Potential improvements in the characterization of forest canopy gaps caused by windthrow using fine spatial resolution multispectral data: comparing hard and soft classification techniques


Foody, G.M., Jackson, R.G. and Quine, C.P. (2003) Potential improvements in the characterization of forest canopy gaps caused by windthrow using fine spatial resolution multispectral data: comparing hard and soft classification techniques. Forest Science, 49, (3), 444-445.

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Description/Abstract

Gaps often form in forest canopies due to windthrow and have important management and ecological implications. Remote sensing has considerable potential for the provision of information on gap properties but this has not been fully realized. This is largely due to the use of conventional (hard, one-pixel one-class) image analysis techniques and imagery with a relatively coarse spatial resolution. This article investigates the potential to extract information on gap properties from fine spatial resolution airborne thematic mapper imagery using soft classification techniques that allow image pixels to have multiple and partial class membership. It is shown that a standard hard maximum likelihood classification may be used to derive an accurate map of the land cover of a forested site (95.1%) from which gaps in a canopy of Sitka spruce were accurately identified (94.5%). The maximum likelihood classification was also softened by outputting probabilities of class membership for each pixel. Softening the classification increased the information on gap properties that could be extracted from the data. In particular, the accuracy with which key gap properties, such as gap area, perimeter length and shape, were estimated was higher in the outputs of the softened than hard classification. Thus, while strong correlations between the remotely sensed and ground data estimates of gap area (r 0.96) and perimeter (r 0.87), based on a sample of 36 gaps, were derived from all classifications, the accuracy with which gap properties were estimated was generally highest when a soft classification was used. For example, the use of a soft rather than hard classification resulted in the root mean square error in estimating gap area declining from 144.90 to 132.87 m2. Furthermore, the soft classification allowed the sharpness of the gap boundary to be estimated, enabling further gap properties to be inferred. In particular, the soft classification output enabled the direction of the wind event causing the initial damage to be estimated, and it may aid the definition of sites with a future risk of windthrow.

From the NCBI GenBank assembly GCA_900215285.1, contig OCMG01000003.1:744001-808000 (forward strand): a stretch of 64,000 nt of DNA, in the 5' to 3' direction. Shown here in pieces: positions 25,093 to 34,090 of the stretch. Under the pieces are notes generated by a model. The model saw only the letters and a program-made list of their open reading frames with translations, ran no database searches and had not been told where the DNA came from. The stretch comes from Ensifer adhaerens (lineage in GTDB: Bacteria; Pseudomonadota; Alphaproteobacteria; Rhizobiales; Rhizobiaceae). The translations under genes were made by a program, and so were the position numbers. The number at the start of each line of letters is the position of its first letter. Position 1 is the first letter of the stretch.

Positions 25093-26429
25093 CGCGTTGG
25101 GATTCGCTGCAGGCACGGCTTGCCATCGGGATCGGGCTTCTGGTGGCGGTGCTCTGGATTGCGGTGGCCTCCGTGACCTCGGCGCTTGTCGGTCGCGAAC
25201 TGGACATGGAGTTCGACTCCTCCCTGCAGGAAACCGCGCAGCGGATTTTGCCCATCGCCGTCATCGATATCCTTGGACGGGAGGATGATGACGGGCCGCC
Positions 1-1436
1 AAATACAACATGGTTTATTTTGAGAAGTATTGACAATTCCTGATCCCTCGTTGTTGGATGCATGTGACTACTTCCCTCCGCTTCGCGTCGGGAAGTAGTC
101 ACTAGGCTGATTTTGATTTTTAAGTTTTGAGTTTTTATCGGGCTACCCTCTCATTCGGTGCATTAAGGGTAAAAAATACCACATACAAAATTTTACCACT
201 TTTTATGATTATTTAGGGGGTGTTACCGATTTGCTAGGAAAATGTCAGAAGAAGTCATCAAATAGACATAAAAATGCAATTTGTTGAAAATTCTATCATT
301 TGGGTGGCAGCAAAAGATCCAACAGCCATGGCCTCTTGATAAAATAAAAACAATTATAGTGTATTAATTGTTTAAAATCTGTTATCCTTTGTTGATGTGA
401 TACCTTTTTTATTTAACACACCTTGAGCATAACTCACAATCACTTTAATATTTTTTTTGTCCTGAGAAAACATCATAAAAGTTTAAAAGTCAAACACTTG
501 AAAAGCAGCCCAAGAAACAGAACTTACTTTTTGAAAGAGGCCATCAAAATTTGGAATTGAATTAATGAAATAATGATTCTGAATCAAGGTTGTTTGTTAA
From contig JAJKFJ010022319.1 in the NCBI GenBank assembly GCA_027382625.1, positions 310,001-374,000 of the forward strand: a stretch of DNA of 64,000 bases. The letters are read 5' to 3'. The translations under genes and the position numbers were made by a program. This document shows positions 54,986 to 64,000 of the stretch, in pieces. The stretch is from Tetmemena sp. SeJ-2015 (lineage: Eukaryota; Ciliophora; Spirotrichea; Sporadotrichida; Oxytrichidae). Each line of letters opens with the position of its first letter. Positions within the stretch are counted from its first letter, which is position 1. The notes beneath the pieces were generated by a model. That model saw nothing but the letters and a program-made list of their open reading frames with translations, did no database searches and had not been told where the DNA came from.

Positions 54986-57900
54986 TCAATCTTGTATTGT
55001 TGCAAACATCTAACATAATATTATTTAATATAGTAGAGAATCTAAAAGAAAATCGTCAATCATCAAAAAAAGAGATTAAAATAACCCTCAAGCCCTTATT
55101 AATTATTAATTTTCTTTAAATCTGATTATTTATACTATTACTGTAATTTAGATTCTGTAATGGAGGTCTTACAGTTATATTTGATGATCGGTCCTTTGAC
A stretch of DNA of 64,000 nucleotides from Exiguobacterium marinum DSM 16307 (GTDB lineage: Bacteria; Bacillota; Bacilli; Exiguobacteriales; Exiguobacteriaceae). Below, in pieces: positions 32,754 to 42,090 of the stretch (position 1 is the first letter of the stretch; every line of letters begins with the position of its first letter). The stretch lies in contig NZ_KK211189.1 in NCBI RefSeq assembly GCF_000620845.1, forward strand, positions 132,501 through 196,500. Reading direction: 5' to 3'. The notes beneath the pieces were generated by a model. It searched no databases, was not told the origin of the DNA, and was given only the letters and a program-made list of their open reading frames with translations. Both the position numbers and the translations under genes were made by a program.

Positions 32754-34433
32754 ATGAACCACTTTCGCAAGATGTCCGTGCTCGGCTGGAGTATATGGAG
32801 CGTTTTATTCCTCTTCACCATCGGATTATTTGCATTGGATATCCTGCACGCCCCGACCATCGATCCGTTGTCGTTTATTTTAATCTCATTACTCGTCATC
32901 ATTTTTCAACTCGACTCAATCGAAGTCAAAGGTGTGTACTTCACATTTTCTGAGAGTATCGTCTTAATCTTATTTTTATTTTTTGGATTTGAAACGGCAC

Item Type: Article
ISSNs: 0015-749X (print)
Related URLs:
Keywords: Gap boundary, soft classification, environmental management, forest, forest management, forest resources, forestry, forestry research, forestry science, natural resources, natural resource management
Divisions: University Structure - Pre August 2011 > School of Geography > Remote Sensing and Spatial Analysis
ePrint ID: 14544
Date Deposited: 22 Feb 2005
Last Modified: 27 Mar 2014 18:04
URI: http://eprints.soton.ac.uk/id/eprint/14544

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